DC: The carpet standard is AS 2455.1 and then you have the carpet tile standard which is AS 2455.2. The carpet standard covers far more detail on floor preparation and moisture testing than the carpet tile standard does but the carpet tile standard then relates back to the other one for the floor prep. So in 2007 the standards were written and the only method for concrete moisture testing allowed was the hood test, but with everything that’s happened with the American hood test standard being withdrawn, some of us wanted to withdraw the hood test here, others didn’t. So the new carpet standard that’s just come out has hood testing and in situ RH testing for the first time ever in a carpet and carpet tile standard.

Now in saying that I’ve been using in situ RH testing for about the last seven or eight years and even though it wasn’t an Australian standard, the Australian standard said, “electronic hygrometer,” and the Wagner product does conform to that. So the current standard has hood testing and in situ RH testing. Either one is allowed. We don’t mention which standard they have to test to. That was a decision made by the majority of the committee because some of the biggest manufacturers wanted the hood test as their predominant test, and there are times when you can’t do in situ RH testing, like with hydronic heating and cabling in the floor.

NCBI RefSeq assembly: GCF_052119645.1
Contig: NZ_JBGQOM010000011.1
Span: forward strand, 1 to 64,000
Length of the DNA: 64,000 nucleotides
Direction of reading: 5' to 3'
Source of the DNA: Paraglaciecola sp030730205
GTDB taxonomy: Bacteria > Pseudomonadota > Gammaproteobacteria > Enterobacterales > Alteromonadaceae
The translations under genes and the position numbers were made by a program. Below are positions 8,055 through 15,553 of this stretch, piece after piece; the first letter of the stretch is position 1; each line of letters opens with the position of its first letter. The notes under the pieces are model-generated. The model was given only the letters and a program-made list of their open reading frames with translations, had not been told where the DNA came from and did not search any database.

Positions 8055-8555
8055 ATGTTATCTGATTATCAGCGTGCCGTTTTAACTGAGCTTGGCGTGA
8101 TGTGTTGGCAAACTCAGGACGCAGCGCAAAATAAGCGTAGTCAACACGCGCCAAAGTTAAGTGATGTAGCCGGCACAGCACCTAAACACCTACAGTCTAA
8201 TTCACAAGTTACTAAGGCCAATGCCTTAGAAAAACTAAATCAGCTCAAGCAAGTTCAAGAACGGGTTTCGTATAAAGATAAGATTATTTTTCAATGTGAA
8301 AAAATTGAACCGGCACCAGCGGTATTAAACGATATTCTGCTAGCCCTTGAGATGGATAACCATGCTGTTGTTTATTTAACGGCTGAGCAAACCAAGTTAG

However, with the changes to the standard now, the in situ RH test is a much faster test than the hood test so I really can’t see many hood tests being done. I only use the Wagner equipment for concrete moisture testing. For me, they’re dear because I lose the probes in the hole but I don’t have to wait after 24 hours or how long it is to take the reading. Plus the fact that calibration is a pain, so by using the Wagner you don’t have to get them calibrated. I just find the Wagner easier to use and more robust. And look, the support is great. Jason will always come back to me normally within a day, or if he’s away, a couple of days.

In Situ RH Testing in Australia